[Beowulf] RIP CentOS 8

Kilian Cavalotti kilian.cavalotti.work at gmail.com
Sat Dec 12 01:12:00 UTC 2020

On Fri, Dec 11, 2020 at 10:57 AM Douglas Eadline <deadline at eadline.org> wrote:
> Second, and most importantly, CentOS will not matter to HPC.
> (and maybe other sectors as well) Distributions will become
> second class citizens to containers.  All that is needed is a
> base OS to run the container (think Singularity)

As much as I agree that containers can, do and will continue to solve
problems for a lot of things in user-space, because they're just
another process, they fall short for anything related to kernel-space.
because they're not VMs,. they depend on the kernel of the host
they're running on, and all of its drivers stack. And HPC, being
focused on performance, is still a lot about kernel-space: think
parallel file systems, interconnects, network drivers, GPU drivers,
etc. Or even MPI implementations to some extent.

It only takes a quick look at the entry point of containers that some
vendors provide, to realize that making them work in multiple
environments is not that far from supporting applications on multiple
distributions in the first place: detecting what versions of what
drivers are present on the host to select matching libraries in the
container is anything but straightforward or efficient.

Anything that interacts with a GPU or an interconnect adapter will
have specific requirements about drivers and system-level things (like
kernel parameters) where containers will be of little to no help. If
you want to make sure that your container works on any version of the
OFED stack, GPU driver versions and kernel versions, and still provide
decent performance, you'll probably need a massive amount of extra
work to support the multitude possible host-side configurations.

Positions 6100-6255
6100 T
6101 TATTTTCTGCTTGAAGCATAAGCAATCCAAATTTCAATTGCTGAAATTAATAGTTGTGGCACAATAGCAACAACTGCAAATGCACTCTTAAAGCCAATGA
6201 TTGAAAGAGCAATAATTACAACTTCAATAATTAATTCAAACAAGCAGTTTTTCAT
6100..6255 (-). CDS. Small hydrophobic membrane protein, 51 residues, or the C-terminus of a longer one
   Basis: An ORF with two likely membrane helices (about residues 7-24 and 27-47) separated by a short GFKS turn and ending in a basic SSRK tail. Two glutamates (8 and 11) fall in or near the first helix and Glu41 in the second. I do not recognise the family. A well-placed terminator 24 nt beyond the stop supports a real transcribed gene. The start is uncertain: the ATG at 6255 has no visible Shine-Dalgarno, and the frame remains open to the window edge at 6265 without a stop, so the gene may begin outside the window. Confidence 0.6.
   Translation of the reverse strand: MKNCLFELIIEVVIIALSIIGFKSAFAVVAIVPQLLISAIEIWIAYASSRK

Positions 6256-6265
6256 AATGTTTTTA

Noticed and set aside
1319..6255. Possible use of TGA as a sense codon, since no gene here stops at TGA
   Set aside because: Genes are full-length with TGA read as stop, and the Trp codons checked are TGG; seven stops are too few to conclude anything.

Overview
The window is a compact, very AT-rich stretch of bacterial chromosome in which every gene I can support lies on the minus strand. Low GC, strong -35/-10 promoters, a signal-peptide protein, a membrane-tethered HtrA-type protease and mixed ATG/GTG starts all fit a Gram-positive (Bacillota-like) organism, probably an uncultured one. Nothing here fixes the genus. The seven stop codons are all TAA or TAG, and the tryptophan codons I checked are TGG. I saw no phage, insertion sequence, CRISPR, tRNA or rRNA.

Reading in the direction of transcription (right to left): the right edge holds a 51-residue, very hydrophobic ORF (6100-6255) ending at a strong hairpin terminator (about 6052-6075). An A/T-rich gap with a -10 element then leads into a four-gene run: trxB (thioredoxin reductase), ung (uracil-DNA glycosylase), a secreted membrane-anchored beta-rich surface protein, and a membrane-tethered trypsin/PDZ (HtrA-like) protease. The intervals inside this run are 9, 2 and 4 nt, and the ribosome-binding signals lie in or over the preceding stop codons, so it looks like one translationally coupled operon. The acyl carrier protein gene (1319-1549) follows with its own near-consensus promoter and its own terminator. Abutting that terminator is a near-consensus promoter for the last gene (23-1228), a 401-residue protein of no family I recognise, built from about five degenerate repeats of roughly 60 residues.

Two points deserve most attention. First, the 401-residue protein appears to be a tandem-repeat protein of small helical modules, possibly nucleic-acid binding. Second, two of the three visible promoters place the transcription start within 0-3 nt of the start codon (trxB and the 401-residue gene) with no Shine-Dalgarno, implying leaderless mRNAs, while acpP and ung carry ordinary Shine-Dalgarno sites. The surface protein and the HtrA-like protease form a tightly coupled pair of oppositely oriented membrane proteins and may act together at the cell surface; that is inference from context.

> Years ago in the early days of Warewwulf, Greg Kurtzer
> (Warewulf/Singularity) talked about the idea of bundling the
> essential/minimal OS and libraries with applications in custom
> Warewulf VNFS image. The scheduler would then boot the application
> image -- everything works.

This is the same approach that many HPC sites have taken over the
years, to decouple system-level software from user-level software as
much as possible: deploy compute nodes with a bare minimal OS
installation (to cover kernel, drivers and low-level hardware-related
stacks), and provide the user-level software (scientific applications)
as modules, over NFS and the like, independently of the OS

> An open source project will release a container that "contains"
> everything thing it needs to run (along with the container recipe)
> Using Singularity you can also sign the container to assure
> provenance of the code. The scheduler runs containers. Simple.

Provided it can access the hardware resources it needs, yes. :)

> The need to maintain library version trees and Modules for
> goes away, Of course if are developer writing your own application,
> you need specific libraries, but not system wide. Build the
> application in your working directly, include any specific libraries
> you need in the local source tree and fold it all into a container.

That's also a domain where containers only go part of the way:
containerized applications are fine as long as they are autonomous and
are happy being alone in their own world. But as soon as they need to
interact with another application (hello DL frameworks), things get
more complicated: what version of that container do you need? Will it
work with your own container? Will you end up building yet another
container that bundles both applications? What if there's a 3rd
element in the workflow?

Suddenly, it's back to selecting application versions and making them
work together. A little bit like a... distribution? :)

> Bottom line, it is all good, we are moving on.

Things are changing for sure. But the devil is in the details.


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